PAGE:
If the Seemantham is in winter, it is even better because this water would have been stored in the copper pot early in the morning.  It would be sitting in that copper pot, getting colder by the minute and by the time the whole thing is poured on the expectant mother, the water would be uncomfortably cold.  Rather helpfully, no warm water or hot water is added to that copper pot before the water is poured on the mother to be.  The premise here, it seems, is that the cold water makes the baby in the womb shake and jerk from the stimulation of cold water and that is supposed to be good and is assumed to prepare the infant for birth.  I distinctly remember how cold the water was, given that our Seemantham was in November and yes, I remember shaking and jolting but Macadamia stayed put – fast asleep, I guess.  Her sleep was important to her then too and I’d say that kid has her priorities right !!  Good on you, Macadamia !!  Thank the good lord they don’t call upon those electric zappo things they use in hospitals to revive heart rhythms, to jolt and shake the baby, in case cold water doesn’t do the trick !!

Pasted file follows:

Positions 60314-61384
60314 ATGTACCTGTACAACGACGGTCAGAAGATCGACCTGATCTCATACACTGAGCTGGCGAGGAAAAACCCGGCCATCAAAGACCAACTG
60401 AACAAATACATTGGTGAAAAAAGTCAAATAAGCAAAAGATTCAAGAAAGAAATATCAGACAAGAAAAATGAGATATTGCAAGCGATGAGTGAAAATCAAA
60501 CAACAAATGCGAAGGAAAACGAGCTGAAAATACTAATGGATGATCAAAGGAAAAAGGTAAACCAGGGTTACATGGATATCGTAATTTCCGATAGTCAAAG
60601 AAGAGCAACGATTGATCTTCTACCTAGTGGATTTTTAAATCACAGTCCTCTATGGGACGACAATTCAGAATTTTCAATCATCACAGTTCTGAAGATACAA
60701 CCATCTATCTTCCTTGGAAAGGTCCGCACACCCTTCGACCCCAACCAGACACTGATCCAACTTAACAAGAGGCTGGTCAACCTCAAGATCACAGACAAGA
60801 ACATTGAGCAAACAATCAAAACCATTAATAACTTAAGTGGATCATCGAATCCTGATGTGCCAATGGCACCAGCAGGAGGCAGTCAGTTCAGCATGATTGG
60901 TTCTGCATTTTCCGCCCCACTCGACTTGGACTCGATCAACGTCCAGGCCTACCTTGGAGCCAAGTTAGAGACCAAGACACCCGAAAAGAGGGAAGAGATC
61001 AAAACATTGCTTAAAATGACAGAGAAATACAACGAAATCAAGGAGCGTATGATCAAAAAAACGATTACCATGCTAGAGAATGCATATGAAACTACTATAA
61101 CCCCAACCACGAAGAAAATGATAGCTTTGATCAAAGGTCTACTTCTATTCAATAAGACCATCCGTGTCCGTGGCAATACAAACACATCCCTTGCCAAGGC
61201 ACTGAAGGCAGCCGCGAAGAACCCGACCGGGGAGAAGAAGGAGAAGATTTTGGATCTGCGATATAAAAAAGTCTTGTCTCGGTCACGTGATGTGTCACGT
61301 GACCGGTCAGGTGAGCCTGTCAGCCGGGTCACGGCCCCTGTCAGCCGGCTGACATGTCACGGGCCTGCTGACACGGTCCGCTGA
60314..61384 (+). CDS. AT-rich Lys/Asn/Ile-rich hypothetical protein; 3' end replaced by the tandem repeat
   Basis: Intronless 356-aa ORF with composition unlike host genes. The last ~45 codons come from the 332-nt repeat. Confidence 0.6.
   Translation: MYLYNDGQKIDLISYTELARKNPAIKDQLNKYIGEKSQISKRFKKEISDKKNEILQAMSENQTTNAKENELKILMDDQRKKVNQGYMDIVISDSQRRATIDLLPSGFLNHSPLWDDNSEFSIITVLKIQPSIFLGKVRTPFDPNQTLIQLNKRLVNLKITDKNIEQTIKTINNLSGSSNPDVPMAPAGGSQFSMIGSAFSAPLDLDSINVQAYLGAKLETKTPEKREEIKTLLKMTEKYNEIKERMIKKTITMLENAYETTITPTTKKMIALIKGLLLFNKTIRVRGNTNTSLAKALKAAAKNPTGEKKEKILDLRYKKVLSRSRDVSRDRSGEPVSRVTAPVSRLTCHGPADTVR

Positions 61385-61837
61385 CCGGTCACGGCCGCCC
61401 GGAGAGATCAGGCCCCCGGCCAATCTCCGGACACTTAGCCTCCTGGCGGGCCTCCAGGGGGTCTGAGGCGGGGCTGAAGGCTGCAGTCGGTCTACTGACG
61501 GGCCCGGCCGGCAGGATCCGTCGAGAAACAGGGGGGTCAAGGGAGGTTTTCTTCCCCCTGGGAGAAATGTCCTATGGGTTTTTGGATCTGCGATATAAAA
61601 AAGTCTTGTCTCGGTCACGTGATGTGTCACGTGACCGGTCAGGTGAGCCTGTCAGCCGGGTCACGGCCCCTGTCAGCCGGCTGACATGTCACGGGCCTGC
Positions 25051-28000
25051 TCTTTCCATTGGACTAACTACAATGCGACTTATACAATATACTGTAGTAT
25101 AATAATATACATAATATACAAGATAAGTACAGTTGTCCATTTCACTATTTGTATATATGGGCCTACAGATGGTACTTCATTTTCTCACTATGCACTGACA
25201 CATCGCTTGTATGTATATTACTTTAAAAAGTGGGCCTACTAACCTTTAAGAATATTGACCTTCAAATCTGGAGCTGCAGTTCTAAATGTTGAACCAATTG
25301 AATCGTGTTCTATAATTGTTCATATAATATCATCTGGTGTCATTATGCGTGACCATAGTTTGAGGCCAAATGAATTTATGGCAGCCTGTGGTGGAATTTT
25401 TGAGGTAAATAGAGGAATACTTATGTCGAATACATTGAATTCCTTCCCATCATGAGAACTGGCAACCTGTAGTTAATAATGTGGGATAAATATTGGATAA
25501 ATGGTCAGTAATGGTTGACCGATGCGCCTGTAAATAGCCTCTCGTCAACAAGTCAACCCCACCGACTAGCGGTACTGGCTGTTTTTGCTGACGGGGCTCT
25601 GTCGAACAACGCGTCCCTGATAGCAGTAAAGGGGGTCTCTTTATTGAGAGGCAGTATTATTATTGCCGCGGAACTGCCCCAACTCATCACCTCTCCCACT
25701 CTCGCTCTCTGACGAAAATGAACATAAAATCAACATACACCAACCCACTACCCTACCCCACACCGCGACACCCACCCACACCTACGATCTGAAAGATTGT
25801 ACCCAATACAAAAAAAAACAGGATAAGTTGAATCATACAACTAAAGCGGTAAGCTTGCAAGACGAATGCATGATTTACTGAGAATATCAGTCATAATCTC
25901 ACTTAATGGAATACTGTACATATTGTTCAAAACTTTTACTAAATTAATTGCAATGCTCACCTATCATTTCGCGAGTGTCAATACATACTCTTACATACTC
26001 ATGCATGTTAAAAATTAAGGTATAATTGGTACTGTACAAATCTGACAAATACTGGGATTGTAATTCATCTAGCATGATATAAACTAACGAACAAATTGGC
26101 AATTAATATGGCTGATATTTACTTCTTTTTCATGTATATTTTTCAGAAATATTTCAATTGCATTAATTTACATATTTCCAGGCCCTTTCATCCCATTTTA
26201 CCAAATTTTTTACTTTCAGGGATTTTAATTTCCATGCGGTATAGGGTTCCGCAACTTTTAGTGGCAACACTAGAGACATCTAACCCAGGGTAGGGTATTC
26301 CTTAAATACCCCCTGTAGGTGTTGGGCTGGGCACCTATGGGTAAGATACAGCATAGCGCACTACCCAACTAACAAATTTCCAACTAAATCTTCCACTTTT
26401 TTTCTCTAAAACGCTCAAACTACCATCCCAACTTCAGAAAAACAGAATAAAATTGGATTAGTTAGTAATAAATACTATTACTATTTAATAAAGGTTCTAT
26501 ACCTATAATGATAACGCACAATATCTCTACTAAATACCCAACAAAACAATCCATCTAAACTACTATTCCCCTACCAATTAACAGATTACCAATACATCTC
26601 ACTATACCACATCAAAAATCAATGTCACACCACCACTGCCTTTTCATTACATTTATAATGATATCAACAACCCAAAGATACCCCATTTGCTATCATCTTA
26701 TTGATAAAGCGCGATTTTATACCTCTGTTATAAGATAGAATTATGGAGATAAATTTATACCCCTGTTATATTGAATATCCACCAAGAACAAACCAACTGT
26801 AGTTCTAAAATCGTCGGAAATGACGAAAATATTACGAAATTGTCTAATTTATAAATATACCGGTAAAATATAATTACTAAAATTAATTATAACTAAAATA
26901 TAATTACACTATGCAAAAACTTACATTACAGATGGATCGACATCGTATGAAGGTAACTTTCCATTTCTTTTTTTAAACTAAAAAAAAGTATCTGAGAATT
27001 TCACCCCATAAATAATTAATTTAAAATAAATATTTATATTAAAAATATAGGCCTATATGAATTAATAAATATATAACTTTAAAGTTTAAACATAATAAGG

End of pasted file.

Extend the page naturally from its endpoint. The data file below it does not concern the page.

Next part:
Come to think of it, things must be much worse in places with water scarcity.  The water would be stored the previous night or something and would be extra cold.  Or, looking at the positive, the quantity of water would probably be less.  In extreme cases, there are always bottles of Bisleri to depend on ! 
Once the expectant mother is sufficiently doused in cold water, she then has to change back into her 9 yards sari with all the other contraptions that I mentioned at the beginning of the post.  To add to her discomfort, her hair would be wet too, from all that water.